HONG KONG: Asian markets were mostly lower on Wednesday as tensions in Iraq dampened buying sentiment and investors await the outcome of the US Federal Reserve’s policy meeting later in the day.
The dollar extended gains against the yen, after climbing in New York on news that US inflation rose in May at its fastest pace for more than 18 months.
Tokyo rose 0.93 percent, or 139.83 points, to 15,115.80, with the weaker yen helping the Nikkei to a second day of gains.
But Seoul lost 0.60 percent, or 12.06 points, to 1,989.49 and Sydney fell 0.33 percent, or 17.97 points, to 5,382.7.
Hong Kong was flat, edging down 21.87 points to 23,181.72 while Shanghai fell 0.54 percent, or 11.18 points, to 2,055.52.
With few other catalysts to drive trade, investors are watching events in Iraq as militants close in on Baghdad after taking control of a number of towns and cities.
On Tuesday Prime Minister Nuri al-Maliki sacked several top security commanders after government forces crumbled in the jihadist onslaught, which the UN has warned risks breaking up the country.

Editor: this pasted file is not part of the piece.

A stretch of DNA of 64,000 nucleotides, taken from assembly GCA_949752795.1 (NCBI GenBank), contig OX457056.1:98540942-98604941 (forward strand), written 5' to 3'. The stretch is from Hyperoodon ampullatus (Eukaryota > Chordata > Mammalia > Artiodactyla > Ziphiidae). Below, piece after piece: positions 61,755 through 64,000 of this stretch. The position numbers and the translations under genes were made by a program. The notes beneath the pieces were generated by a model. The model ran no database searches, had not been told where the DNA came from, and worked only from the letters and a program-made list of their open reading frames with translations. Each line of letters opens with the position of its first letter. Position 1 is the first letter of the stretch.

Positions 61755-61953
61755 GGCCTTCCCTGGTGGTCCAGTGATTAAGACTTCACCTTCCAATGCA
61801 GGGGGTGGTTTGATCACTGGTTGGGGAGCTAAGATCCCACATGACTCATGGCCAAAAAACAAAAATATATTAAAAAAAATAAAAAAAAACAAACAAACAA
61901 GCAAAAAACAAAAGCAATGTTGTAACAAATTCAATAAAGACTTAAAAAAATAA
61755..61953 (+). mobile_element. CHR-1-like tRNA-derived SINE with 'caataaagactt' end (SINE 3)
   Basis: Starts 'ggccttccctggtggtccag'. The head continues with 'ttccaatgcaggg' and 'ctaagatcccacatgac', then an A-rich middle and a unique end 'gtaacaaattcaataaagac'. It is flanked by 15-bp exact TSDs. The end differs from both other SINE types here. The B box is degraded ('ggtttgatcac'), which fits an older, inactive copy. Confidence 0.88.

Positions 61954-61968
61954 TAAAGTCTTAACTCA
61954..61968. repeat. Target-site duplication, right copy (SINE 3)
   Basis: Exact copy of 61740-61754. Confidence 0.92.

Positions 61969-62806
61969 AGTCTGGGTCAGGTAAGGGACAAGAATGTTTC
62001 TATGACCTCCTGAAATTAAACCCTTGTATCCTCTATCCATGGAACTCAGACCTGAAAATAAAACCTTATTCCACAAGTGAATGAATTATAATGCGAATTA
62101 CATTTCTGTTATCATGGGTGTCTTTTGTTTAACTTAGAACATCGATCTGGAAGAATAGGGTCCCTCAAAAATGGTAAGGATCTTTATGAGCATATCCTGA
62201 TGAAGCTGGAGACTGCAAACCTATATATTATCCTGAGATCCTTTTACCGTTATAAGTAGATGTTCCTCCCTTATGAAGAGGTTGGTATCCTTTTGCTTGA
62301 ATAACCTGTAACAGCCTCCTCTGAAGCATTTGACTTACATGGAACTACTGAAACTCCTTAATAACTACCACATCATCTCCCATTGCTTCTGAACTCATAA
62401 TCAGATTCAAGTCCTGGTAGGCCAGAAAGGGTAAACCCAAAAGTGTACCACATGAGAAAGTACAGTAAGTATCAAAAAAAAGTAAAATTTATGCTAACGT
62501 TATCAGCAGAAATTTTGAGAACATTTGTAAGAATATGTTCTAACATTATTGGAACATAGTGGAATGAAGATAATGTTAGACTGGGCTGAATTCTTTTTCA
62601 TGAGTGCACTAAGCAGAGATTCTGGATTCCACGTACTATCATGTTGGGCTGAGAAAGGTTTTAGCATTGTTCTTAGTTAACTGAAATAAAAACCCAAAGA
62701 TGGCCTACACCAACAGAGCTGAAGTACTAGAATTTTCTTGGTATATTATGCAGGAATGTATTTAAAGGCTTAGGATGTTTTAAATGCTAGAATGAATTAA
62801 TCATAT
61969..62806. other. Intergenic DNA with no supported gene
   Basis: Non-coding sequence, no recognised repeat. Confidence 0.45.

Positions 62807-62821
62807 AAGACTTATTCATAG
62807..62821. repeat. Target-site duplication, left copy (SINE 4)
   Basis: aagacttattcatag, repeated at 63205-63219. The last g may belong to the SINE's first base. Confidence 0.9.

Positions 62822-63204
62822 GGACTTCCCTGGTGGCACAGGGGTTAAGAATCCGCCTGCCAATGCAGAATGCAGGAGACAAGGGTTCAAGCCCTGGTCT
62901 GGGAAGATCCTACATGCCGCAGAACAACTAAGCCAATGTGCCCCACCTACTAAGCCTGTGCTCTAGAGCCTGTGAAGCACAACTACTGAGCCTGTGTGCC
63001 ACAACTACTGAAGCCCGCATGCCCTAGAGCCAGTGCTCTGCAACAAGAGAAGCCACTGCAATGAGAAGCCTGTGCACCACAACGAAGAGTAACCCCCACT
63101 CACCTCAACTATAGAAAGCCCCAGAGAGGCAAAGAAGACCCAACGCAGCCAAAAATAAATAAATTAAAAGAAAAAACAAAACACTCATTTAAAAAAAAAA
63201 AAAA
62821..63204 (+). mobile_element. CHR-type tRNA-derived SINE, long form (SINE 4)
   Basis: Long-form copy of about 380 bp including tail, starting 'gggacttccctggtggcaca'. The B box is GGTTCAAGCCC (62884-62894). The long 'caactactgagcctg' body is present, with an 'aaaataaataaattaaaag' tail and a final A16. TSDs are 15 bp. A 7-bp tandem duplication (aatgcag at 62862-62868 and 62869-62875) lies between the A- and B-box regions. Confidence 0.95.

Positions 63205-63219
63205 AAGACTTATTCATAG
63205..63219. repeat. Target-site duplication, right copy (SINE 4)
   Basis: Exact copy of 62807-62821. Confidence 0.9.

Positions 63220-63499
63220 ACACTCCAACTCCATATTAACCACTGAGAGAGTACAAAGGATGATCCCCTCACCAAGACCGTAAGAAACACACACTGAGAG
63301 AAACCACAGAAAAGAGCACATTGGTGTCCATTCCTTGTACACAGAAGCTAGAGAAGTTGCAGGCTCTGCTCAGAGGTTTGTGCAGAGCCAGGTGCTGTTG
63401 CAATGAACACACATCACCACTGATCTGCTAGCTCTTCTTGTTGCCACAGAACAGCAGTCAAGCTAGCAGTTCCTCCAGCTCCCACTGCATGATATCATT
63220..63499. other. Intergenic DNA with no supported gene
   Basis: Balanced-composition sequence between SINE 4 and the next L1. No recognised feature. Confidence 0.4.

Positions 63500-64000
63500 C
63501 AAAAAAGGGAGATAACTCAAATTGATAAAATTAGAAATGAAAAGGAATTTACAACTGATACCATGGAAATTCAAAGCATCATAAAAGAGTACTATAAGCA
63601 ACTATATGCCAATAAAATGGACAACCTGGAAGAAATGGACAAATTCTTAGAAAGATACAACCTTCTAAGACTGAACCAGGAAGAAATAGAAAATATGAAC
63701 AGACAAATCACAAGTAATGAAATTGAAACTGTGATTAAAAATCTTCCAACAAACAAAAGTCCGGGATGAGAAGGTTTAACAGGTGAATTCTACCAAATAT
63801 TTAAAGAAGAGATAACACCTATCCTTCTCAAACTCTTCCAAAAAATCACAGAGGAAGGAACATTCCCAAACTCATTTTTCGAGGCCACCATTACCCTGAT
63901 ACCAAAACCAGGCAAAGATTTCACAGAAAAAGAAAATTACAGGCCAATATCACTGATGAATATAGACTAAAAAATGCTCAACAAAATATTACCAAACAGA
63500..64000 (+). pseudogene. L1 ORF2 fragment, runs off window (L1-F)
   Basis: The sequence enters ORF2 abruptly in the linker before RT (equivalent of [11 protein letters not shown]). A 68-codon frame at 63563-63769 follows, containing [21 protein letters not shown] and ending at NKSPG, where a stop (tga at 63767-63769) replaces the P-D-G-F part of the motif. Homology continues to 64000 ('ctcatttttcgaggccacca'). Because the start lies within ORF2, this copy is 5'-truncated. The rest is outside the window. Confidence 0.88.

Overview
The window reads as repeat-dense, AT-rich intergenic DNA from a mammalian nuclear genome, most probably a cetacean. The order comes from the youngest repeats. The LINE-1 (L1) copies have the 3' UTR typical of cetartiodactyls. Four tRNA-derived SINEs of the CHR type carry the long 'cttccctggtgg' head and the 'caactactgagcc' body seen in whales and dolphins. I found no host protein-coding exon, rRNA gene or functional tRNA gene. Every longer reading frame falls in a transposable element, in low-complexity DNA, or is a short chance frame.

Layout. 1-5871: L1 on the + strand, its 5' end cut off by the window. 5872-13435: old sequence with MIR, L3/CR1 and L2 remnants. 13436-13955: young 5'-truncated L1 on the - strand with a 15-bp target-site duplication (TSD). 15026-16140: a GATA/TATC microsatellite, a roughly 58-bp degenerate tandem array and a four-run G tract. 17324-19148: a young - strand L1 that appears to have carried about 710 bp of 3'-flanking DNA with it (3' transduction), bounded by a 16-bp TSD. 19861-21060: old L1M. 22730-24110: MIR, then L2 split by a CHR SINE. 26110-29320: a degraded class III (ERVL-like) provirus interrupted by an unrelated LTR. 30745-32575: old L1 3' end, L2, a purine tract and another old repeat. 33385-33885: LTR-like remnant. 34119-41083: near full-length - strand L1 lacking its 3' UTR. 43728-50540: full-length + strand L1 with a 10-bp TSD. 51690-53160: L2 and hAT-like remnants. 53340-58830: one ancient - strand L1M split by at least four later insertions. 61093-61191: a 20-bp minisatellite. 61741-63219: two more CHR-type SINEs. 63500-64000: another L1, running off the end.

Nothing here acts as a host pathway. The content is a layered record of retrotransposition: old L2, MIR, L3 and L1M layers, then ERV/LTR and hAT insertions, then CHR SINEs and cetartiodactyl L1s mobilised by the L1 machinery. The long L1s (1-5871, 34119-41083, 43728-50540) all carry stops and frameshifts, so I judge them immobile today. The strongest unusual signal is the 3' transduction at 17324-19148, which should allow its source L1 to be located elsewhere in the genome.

President Barack Obama has sent troops to Baghdad to strengthen security for the US embassy and is weighing potential military options, including air strikes, to counter the rebels.
The fighting has raised fears about oil supplies from the country. International prices are already at nine-month highs.
In afternoon Asian trade the US benchmark, West Texas Intermediate for July delivery, gained 41 cents to $106.77, while Brent crude for August added 25 cents to $113.70.
The Fed will wrap up a two-day policy meeting later in the day. While policymakers are widely expected to continue winding down their stimulus, investors will be watching to see if Fed chief Janet Yellen gives any hints about future policy. Of particular interest is the future of interest rates. While the bank has consistently said it will hold rates at record lows well into next year, it still faces rising inflation and a pick-up in the jobs market.